[europol] The second EU Terrorism Situation and Trend Report, TE-SAT 2008,
produced by Europol was presented today in the European Parliament in
Brussels by Director Max-Peter Ratzel. Working in close cooperation with the member states and with
partners at the EU level, Europol is in the unique position of being
able to provide an overview of the situation regarding terrorism in the
European Union from a law enforcement perspective. The TE-SAT is
increasingly recognised as an important tool for decision makers on the
The TE-SAT report collates all statistical data on the terrorist
attacks and plots in the EU as well as providing details on the where,
the whom and the how of terrorist activities. For TE-SAT 2008, member
states have also reported on criminal acts committed by extremists.
This has allowed for a better description of the European scope despite
the disparities currently existing between member states with regard to
the crime areas which are defined as terrorism or extremism
respectively. Director Ratzel thanked the Member States as well as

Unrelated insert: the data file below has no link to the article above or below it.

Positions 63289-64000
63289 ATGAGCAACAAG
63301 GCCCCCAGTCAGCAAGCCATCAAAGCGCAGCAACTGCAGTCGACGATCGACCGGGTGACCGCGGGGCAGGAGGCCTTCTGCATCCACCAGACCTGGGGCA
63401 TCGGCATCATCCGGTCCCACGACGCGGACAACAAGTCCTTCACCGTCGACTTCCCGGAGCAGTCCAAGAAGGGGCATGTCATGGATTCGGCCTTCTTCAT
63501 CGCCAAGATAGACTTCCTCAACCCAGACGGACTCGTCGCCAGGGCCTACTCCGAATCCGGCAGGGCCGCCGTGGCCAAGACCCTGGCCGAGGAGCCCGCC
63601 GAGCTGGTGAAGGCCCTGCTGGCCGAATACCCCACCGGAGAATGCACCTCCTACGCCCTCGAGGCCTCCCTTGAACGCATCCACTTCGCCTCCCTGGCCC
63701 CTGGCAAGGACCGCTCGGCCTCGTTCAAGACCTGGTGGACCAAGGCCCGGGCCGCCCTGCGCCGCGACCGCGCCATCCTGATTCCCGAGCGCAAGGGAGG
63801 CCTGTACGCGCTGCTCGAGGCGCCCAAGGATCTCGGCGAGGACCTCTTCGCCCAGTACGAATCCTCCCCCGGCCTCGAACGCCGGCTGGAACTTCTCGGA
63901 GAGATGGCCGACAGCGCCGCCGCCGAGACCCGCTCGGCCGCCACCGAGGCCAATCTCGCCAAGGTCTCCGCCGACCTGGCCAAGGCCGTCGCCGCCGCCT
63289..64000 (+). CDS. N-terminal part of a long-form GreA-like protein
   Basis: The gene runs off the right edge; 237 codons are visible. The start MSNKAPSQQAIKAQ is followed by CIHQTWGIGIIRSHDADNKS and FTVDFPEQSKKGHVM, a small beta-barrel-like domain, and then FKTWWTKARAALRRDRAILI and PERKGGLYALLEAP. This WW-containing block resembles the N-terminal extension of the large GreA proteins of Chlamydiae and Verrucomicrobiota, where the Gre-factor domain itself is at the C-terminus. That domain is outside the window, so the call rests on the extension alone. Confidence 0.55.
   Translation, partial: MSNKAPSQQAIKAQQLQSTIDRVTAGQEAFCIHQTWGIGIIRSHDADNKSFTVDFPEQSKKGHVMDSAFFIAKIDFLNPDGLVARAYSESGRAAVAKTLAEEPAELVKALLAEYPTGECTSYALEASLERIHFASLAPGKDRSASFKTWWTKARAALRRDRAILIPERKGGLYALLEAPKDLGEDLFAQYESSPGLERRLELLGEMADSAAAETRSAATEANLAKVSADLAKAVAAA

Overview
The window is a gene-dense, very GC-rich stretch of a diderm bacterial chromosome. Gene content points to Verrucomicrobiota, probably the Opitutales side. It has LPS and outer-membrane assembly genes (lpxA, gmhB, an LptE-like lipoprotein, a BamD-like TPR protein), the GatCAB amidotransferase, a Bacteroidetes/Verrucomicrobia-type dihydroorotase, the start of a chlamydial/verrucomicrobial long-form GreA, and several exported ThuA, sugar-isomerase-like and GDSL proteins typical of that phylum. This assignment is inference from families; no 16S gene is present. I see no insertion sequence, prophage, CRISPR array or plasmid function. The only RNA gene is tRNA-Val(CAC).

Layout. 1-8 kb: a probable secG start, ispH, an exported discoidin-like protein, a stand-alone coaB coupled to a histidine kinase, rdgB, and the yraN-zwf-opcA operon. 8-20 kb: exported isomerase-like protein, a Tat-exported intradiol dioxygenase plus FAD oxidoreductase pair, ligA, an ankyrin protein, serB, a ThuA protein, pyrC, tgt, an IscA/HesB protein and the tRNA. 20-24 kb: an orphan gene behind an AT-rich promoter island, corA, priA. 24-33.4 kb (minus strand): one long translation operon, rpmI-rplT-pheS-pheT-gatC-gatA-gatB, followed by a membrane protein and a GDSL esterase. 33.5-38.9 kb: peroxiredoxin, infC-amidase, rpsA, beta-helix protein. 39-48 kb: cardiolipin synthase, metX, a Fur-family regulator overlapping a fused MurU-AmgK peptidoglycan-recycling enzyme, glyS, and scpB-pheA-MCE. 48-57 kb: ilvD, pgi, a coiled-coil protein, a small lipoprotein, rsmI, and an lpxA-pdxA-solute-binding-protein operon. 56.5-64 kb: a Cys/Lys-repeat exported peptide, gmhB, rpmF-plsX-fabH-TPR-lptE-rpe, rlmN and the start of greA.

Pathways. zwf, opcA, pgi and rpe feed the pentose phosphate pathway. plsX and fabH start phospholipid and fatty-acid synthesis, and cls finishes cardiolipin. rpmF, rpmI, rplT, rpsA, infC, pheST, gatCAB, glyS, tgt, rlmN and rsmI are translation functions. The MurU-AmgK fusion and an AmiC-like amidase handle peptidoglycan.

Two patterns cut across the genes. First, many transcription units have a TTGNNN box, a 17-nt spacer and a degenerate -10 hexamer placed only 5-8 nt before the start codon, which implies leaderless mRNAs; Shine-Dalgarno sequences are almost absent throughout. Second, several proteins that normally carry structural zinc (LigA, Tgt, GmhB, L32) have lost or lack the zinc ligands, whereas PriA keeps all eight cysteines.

Eurojust for contributing data for this report.
In 2007, EU member states reported a 24 percent increase in the
number of failed, foiled or successfully executed terrorist attacks and
a 48 percent increase in suspects arrested for terrorism offences
compared to 2006. The vast majority of the executed attacks caused
material damage, but two law enforcement officials were killed in an
attack related to separatist terrorism. Failed and foiled attacks
related to Islamist terrorism continue to aim at causing the most havoc
possible and indiscriminate mass casualties.
When presenting TE-SAT 2007, Ratzel said "Several member states
report that the threat from Islamist terrorism has increased or remains
high. The threat partly originates from an increasing level of command,
control and inspiration on attacks in the EU from Pakistani based
al-Qaeda linked groups and networks. In 2007, investigations showed
EU-nationals who had attended training in Pakistan and later been
involved in terrorist offences in the EU".